I thought it was a joke at first, or at best, a really convincing parody. But no, the announcement appeared on the official website of the Azerbaijan State News Agency.
It’s a message from the people of the Republic of Malta to one of the shady nations that’s robbing them blind.
Freshly inaugurated President George Vella wants the dictator of Azerbaijan to know he wishes him well. Not just “well”, in fact, but he sends Ilham Aliyev “assurances of my highest consideration”.
I’m not quite sure what that means. But President Vella’s letter of greeting on the occasion of Azerbaijan’s national day couldn’t be less diplomatically worded.
I mean, did he really think it’s a good idea to “reiterate the desire of the Republic of Malta to continue building on the existing positive bilateral relations with the Republic of Azerbaijan” after the Pilatus Bank scandal and an energy deal the Council of Europe described as “sinister“?
What are we supposed to think he means when he expresses Malta’s desire to explore “new avenues of multilevel cooperation buttressed by mutual political will”?
Is he making it clear that the Malta money laundromat is still open for business? Is President Vella in the market for some overpriced natural gas? Or do Minister Hearnville and Chief Tillgate have another shady deal up their sleeves?
Well, one thing’s for sure. When the President says he wants to “ensure the successful outcome of new and meaningful initiatives that will benefit our countries and our people”, he really does mean “our people”. (Hint: unless you’re part of Joseph Muscat’s inner circle, you’re not one of them.)
President Vella is in illustrious company. His well wishes on behalf of Malta are just one among a list of corruption-plagued countries that Malta now finds itself grouped with. The King of Bahrain, the President of the Maldives, and the Sultan of Brunei are all proudly represented.
At first I was startled to see the Queen of England, the King of Sweden, and Harald V of Norway listed down below in a section called ‘Related News’. Surely they wouldn’t be sending official greetings to one of the nastiest dictators this side of Kickbackistan?
Alas, no, that was just a collection of carbon copied greetings from Aliyev to those monarchs on their national day. I’m pretty sure that, unlike Joseph Muscat, they didn’t return his calls.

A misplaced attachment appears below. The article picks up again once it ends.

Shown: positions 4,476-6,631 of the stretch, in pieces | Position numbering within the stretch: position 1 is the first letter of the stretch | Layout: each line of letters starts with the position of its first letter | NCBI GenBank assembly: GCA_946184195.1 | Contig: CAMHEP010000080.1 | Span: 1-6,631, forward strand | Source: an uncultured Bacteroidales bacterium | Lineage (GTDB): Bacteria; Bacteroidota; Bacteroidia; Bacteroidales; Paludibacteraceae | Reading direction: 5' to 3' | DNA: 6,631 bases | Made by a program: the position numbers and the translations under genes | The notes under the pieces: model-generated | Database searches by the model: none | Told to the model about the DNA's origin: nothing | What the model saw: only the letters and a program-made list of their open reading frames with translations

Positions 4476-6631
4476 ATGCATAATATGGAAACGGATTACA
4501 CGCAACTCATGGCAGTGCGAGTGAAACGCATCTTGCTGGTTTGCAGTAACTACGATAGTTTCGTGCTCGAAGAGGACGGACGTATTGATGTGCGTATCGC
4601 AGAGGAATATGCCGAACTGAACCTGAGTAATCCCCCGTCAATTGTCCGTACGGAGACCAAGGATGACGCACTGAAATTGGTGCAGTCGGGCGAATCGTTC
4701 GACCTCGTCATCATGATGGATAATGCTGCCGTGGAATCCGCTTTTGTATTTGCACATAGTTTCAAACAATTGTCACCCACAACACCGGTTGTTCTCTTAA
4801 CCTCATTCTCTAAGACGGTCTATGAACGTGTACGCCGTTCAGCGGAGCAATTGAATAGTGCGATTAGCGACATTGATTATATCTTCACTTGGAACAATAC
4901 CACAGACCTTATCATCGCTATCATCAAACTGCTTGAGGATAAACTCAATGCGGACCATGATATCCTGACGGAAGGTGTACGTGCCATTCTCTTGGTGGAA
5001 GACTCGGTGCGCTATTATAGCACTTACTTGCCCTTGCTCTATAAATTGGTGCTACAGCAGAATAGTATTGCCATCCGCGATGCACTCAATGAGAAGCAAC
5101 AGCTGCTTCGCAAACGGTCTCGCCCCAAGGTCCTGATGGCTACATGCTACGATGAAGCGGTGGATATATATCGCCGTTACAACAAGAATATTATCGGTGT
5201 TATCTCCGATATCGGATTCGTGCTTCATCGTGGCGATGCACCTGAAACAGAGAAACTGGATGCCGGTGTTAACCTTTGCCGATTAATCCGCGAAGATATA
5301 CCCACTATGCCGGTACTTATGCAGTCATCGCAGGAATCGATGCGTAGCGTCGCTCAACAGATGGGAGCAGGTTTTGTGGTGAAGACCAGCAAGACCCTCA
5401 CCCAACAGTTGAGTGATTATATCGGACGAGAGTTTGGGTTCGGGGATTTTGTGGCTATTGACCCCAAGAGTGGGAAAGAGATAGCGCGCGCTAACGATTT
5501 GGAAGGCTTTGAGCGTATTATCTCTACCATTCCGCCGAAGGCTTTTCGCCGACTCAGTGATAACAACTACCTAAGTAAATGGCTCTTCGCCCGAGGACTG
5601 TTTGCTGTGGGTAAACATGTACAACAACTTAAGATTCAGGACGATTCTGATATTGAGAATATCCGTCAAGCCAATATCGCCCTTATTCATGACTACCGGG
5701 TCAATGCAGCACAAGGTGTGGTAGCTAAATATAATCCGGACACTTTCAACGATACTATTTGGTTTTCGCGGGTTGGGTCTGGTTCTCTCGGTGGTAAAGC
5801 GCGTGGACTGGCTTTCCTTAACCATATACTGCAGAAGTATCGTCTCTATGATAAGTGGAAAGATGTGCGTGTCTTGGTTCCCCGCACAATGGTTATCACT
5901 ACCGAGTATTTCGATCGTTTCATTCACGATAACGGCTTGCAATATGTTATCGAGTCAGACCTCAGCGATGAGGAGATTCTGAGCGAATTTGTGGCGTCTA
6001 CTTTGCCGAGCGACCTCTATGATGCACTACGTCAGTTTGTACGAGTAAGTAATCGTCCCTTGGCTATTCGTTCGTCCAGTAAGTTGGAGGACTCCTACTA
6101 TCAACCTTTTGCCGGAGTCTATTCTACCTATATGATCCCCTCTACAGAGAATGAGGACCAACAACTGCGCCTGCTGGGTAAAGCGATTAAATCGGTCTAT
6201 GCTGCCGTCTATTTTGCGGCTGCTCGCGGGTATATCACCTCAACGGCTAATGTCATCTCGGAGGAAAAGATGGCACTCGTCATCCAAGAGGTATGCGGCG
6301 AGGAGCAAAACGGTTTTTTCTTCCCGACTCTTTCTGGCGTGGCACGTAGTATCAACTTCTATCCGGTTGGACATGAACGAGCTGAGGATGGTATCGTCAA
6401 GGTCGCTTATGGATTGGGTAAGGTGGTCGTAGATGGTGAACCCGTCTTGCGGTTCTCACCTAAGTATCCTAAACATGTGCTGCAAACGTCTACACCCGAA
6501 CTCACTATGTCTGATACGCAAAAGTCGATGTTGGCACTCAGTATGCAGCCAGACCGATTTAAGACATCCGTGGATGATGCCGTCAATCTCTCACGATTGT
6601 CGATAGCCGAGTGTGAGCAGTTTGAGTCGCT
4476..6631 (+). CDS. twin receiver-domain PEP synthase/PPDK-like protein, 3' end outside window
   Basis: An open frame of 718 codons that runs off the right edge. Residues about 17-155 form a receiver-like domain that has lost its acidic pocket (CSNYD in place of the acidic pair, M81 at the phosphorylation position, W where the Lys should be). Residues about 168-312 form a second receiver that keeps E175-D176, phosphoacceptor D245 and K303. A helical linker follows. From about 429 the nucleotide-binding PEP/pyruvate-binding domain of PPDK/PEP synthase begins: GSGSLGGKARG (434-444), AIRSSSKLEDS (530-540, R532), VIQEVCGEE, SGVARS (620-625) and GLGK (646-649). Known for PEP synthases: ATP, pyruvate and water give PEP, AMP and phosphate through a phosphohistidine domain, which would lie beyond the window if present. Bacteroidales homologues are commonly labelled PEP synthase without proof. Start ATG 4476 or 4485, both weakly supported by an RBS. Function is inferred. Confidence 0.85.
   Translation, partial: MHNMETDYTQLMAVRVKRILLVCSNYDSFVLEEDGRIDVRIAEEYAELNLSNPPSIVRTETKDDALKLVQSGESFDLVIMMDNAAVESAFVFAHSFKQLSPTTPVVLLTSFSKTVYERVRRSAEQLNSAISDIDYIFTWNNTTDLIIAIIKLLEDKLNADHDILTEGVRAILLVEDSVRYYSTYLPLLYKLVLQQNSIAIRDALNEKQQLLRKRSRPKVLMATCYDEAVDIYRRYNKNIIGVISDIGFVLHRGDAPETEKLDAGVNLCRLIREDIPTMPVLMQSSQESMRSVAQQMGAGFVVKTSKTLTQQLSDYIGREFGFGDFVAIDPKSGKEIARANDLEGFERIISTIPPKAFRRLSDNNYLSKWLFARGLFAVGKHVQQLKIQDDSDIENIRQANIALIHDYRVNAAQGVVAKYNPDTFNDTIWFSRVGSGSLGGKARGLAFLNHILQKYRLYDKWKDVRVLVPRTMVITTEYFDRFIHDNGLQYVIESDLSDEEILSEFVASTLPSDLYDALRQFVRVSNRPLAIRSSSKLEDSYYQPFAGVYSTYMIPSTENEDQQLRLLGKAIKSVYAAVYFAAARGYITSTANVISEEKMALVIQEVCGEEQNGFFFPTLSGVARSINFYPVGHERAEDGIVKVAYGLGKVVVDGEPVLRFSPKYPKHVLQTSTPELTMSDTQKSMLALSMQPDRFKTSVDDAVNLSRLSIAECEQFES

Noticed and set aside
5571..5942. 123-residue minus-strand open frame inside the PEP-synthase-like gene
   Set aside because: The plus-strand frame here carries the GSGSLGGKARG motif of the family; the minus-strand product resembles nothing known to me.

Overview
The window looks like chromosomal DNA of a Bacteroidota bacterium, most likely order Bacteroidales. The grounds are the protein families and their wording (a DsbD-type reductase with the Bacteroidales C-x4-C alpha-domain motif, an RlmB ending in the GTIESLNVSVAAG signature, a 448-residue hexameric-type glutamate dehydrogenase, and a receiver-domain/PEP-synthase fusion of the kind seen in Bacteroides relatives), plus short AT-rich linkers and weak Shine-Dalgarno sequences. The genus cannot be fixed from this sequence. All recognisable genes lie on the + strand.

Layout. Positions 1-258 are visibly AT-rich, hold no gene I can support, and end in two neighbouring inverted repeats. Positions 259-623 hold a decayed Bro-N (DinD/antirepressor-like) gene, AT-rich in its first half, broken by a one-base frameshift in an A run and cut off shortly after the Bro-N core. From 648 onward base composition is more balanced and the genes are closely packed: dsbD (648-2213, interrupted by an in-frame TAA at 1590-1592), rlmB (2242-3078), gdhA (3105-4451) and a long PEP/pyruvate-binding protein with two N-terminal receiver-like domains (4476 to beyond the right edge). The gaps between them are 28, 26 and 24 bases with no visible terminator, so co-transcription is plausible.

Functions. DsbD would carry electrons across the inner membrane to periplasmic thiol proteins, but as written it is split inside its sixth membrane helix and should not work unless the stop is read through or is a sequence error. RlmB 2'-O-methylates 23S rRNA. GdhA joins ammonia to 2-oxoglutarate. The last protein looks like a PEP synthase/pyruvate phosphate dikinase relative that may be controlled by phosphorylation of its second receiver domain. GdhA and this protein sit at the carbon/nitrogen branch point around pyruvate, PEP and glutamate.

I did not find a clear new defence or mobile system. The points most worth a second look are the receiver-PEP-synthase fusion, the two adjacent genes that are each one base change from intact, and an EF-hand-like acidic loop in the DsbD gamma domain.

Diplomatic formalities aside, none of the other “national day greetings” were as glowing as the one sent by Malta. Vella even added his own personal recollections of his 2016 trip to the authoritarian State saying, “I recall with pleasure the bilateral meeting we had some years back in Baku”.
This is the same country that attempted to bribe members of the Parliamentary Assembly of the Council of Europe (PACE) with brown envelopes of cash before a vote on resolutions related to its human rights violations.
The same country whose corrupt ruling family and associates were stashing money in Malta’s Pilatus bank — along with Keith Schembri and John Dalli – until the European Central Bank shut it down after the arrest of Iranian owner Ali Sadr Hasheminejad in the United States.
And this is the same country involved in Konrad Mizzi’s Electrogas deal, where Maltese taxpayers have the privilege of buying liquid natural gas from SOCAR, the Azeri State energy company, at prices well above market rates. As if to add insult to State-level impunity, the gas doesn’t even come from Azerbaijan. They buy it from Shell, mark up the price, and sell it to their good friends in Malta at a premium.
Does President Vella really not understand that cosying up to Azerbaijan isn’t the best idea right now — especially with Malta under the microscope of the Council of Europe, among a list of others so long it’s hard to keep track?
It isn’t enough to control the institutions of government so firmly that Joseph Muscat’s inner circle has no risk of being investigated, let alone prosecuted, for what is now very obvious widespread corruption.
They can’t just shut up and rob the nation blind without being smug about it as well.
It’s really begun to feel like they’re laughing at you.